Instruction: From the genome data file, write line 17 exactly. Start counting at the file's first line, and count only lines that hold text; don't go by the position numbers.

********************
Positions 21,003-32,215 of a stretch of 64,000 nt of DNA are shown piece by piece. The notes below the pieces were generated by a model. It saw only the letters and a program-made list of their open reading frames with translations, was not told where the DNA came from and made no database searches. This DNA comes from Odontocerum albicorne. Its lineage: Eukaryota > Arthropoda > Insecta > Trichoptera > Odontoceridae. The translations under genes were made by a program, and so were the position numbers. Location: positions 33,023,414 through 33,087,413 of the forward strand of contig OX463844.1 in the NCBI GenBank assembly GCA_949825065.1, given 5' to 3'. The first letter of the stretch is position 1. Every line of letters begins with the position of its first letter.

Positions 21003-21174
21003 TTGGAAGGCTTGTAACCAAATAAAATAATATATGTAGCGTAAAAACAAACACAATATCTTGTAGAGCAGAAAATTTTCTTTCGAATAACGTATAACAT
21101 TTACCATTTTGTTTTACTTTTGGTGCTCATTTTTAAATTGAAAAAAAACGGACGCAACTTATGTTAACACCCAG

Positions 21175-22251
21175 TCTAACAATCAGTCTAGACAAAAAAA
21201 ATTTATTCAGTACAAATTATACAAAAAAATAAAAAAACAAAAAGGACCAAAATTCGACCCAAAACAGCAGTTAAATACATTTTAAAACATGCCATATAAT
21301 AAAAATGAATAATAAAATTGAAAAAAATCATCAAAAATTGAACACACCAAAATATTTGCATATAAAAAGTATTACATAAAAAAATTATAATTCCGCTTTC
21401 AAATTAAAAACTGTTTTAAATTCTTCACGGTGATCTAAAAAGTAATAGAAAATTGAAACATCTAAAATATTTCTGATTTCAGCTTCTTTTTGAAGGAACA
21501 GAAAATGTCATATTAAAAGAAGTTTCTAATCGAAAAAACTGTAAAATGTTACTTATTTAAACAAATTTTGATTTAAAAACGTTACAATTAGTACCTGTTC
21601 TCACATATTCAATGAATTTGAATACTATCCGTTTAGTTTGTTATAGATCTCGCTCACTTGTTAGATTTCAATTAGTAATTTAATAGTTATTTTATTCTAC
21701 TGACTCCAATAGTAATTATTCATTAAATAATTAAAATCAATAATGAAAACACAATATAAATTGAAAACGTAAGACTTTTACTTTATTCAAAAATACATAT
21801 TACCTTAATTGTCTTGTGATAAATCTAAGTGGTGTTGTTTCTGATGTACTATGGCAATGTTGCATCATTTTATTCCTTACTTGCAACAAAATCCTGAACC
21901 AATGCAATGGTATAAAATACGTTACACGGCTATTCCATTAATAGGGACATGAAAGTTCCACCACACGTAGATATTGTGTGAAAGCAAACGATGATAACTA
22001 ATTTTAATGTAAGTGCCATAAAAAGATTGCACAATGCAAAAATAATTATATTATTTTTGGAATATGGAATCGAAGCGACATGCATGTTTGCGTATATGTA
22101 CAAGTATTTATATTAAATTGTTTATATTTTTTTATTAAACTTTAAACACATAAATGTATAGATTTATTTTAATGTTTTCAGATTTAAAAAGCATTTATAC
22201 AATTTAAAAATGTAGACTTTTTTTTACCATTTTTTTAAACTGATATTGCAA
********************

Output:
22201 AATTTAAAAATGTAGACTTTTTTTTACCATTTTTTTAAACTGATATTGCAA